Following the playoff exit, he had surgery, and the effects of it left him “sick as a dog.” Due to a staph infection, his leg had to be “cleaned out” three times over the course of a week. Following another clean-out of his leg in Vail, Colorado, later that summer, Al Harrington was being introduced to cannabinoids (CBDs). Sick of Vicodin and other pain meds he’d ingested over the course of his career, Al Harrington — like his grandmother a year earlier — figured, “Why not?” He gave the black oil pill a shot. It’s a popular CBD that reportedly helps with pain relief and reduces inflammation. “I felt good,” said Al Harrington. “When you’re playing, you obviously can’t jump out there and say you’re doing all that type of stuff. But I’m living proof that you can manage pain without all the pharmaceuticals. You do have an alternative method to take care of yourself. And, to me, [it’s] a more natural way.”
Since then — and like Harrington, Clifford Robinson and NBA Hall of Famer Oscar Robertson — Salley (as he has embraced veganism) has embraced what marijuana can do for the body. The only man to play with Isiah Thomas, Michael Jordan and Scottie Pippen and O’Neal and Bryant has a phrase he leans on: The business to be in is the business of the future. He’s a shareholder, along with Snoop Dogg, in the Canadian cannabis company Tweed. Business appears to be booming north of the border, too. Canopy Growth Corp, Tweed’s parent company, saw its market value skyrocket 17 percent after announcing it would be selling three varieties of marijuana under the Leafs by Snoop brand. Shares rose 84 percent, giving the company its third consecutive year with a positive gain.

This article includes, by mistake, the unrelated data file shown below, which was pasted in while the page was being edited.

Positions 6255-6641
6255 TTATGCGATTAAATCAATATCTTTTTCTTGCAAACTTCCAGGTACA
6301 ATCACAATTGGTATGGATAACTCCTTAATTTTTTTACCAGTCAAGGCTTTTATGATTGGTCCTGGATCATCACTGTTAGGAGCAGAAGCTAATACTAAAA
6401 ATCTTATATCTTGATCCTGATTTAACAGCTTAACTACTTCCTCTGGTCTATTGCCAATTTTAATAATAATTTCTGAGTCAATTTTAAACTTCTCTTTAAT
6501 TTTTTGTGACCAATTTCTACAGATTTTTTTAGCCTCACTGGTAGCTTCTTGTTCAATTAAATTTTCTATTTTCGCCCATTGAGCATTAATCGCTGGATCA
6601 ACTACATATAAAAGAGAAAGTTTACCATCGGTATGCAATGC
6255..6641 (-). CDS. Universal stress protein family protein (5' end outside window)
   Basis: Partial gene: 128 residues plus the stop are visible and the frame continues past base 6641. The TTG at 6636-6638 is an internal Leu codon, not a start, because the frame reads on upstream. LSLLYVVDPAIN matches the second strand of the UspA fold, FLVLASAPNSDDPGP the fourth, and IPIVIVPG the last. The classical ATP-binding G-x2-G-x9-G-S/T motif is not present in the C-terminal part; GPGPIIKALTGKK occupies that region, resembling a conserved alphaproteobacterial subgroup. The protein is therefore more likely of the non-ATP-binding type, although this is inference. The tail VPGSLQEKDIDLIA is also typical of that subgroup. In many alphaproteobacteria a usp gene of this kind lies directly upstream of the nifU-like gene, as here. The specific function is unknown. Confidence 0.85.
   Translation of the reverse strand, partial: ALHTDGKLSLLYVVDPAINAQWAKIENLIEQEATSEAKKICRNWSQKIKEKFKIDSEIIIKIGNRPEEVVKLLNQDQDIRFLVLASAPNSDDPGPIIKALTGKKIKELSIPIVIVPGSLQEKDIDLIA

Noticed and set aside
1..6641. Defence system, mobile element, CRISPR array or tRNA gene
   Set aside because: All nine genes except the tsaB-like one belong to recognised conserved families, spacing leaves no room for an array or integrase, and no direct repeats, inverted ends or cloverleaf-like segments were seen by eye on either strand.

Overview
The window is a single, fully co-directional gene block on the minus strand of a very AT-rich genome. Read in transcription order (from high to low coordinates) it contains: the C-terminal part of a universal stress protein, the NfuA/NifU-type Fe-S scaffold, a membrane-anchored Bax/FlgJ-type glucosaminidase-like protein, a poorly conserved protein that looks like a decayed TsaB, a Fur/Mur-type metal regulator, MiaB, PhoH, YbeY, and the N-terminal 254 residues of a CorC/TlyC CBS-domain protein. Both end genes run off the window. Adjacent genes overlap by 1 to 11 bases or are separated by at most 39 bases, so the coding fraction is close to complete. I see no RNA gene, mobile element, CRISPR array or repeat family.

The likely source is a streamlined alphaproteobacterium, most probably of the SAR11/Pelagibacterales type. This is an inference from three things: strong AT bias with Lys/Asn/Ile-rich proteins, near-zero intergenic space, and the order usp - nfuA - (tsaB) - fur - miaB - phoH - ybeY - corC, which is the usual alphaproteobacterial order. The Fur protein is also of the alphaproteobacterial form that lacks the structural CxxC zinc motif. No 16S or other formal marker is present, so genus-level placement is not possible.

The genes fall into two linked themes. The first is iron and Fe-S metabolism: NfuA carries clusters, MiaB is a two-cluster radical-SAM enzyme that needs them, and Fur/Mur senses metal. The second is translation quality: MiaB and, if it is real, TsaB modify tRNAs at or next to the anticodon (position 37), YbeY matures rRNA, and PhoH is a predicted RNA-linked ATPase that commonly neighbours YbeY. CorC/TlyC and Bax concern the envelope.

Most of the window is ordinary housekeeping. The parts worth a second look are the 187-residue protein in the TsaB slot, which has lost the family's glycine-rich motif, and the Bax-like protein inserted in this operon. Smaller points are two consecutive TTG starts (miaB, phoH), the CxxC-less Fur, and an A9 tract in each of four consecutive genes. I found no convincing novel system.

Robinson spoke to The Public about his vision for the multifaceted brand and breaking down the stigmatization of marijuana. “Right now, our business model is kind of fluid due to the fact that [the news of the business] kind of got out a little sooner than we wanted,” Robinson said. “So, we are kind of put in a position where we’re vetting out a lot of different opportunities, whether it be partnering with somebody on a grow, or to partner with someone to bring different products to our business and the consumer.”
“I was able to get to the NBA and play at a high level, and anybody who has achieved goals in their life and [used] cannabis products, I think it would be crazy for anyone to look at them in a negative light, because they are going out and achieving their goals. They are still performing at a high level,” he said.
One can only speculate if any of those marijuana friendly peers joined Robinson on Rodman’s aforementioned “basketball diplomacy” squad that entertained Kim Jong Un in North Korea, although it’s unlikely they indulged while visiting the totalitarian dictatorship. The unique excursion and Rodman’s bizarre behavior were widely reported on in the United States. “Anytime you get to go into a country that people rarely have access to, from a historical standpoint, you have to take advantage of that opportunity. As an athlete, I play basketball. I’ve played basketball for a lot of different people, and I never thought of it as anything other than going to play basketball in North Korea,” he said. As workmanlike as Robinson’s approach was, the weirdness of the trip was not lost on him. “It’s like clockwork over there. I compare it to being in The Matrix.”
Tim MacMahon: I asked Mark Cuban if NBA should even test for weed. He mentioned negative effect on health. Test for desserts, too? RT: Kevin Arnovitz: Sort of tired of athletes being shamed, stigmatized and suspended for an activity that’s now legal in four states, w/ more to come.